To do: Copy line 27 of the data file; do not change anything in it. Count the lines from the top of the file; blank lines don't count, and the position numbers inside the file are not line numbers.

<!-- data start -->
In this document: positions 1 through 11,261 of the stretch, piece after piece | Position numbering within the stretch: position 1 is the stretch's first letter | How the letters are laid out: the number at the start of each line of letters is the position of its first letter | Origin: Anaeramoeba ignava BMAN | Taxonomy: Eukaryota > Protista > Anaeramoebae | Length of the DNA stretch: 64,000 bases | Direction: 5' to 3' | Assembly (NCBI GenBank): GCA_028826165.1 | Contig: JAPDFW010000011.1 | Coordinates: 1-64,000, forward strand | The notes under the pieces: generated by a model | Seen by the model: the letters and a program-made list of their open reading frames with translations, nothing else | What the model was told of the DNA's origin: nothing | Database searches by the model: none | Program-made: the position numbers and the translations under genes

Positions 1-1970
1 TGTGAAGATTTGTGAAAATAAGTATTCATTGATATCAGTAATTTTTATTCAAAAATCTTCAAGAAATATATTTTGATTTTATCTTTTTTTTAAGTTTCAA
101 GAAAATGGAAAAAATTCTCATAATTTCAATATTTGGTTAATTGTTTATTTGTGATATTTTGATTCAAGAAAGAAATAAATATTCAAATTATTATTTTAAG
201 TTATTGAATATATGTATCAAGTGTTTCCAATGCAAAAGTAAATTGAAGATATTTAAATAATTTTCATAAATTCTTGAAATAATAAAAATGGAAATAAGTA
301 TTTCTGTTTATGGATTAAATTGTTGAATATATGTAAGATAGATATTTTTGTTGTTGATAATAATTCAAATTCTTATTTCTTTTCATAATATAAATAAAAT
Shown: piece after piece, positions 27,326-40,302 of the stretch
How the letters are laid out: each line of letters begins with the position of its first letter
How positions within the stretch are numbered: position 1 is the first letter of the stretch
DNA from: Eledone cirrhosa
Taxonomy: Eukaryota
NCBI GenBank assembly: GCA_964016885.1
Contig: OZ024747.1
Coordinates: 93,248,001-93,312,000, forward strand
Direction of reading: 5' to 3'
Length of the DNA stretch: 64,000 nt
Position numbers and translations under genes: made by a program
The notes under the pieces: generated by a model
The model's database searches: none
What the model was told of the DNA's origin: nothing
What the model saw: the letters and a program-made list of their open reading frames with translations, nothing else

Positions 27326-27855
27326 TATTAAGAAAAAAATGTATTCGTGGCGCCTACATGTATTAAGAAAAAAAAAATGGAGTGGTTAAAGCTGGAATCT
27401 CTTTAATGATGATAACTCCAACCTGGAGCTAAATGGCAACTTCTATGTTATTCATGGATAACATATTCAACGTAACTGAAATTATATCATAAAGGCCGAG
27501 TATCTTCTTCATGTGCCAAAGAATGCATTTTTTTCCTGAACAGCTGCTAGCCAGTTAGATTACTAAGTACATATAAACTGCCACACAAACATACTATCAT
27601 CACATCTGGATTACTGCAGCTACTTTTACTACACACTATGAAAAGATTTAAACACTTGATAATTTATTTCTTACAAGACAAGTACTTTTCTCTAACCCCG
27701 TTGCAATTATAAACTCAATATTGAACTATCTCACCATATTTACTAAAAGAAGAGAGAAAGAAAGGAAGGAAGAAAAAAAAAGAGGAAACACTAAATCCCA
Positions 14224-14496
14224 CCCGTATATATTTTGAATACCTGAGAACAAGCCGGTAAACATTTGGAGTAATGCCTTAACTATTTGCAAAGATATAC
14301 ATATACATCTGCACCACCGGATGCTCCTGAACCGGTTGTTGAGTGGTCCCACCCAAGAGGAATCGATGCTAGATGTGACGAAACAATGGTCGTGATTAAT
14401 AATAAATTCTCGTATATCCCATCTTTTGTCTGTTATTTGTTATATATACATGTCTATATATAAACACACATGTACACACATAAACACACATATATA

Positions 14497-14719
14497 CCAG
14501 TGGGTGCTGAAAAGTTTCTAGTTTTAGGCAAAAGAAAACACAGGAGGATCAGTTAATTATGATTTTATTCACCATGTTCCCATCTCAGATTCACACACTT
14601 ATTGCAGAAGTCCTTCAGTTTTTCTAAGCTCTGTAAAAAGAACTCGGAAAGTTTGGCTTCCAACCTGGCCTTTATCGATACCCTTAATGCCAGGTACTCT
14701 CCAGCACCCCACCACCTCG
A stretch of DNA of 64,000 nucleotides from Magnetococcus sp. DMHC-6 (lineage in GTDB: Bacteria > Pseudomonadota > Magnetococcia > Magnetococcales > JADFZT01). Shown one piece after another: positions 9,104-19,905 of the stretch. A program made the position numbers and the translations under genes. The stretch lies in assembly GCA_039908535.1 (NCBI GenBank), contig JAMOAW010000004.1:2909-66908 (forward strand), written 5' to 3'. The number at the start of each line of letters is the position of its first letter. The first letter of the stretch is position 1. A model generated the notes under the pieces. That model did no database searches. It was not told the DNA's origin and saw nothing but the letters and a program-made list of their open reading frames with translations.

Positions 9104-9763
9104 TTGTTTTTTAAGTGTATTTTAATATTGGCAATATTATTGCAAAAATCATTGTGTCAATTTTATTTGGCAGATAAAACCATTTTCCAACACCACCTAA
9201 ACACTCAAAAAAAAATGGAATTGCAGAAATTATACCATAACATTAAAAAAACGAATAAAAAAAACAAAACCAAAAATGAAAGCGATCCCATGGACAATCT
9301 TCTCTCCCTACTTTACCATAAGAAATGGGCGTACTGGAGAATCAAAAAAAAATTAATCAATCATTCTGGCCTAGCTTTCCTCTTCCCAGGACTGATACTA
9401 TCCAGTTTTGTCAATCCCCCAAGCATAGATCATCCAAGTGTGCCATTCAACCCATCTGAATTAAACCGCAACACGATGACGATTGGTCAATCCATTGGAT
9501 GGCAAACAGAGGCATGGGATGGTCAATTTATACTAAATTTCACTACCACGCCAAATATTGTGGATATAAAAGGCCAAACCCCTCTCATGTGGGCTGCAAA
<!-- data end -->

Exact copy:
27701 TTGCAATTATAAACTCAATATTGAACTATCTCACCATATTTACTAAAAGAAGAGAGAAAGAAAGGAAGGAAGAAAAAAAAAGAGGAAACACTAAATCCCA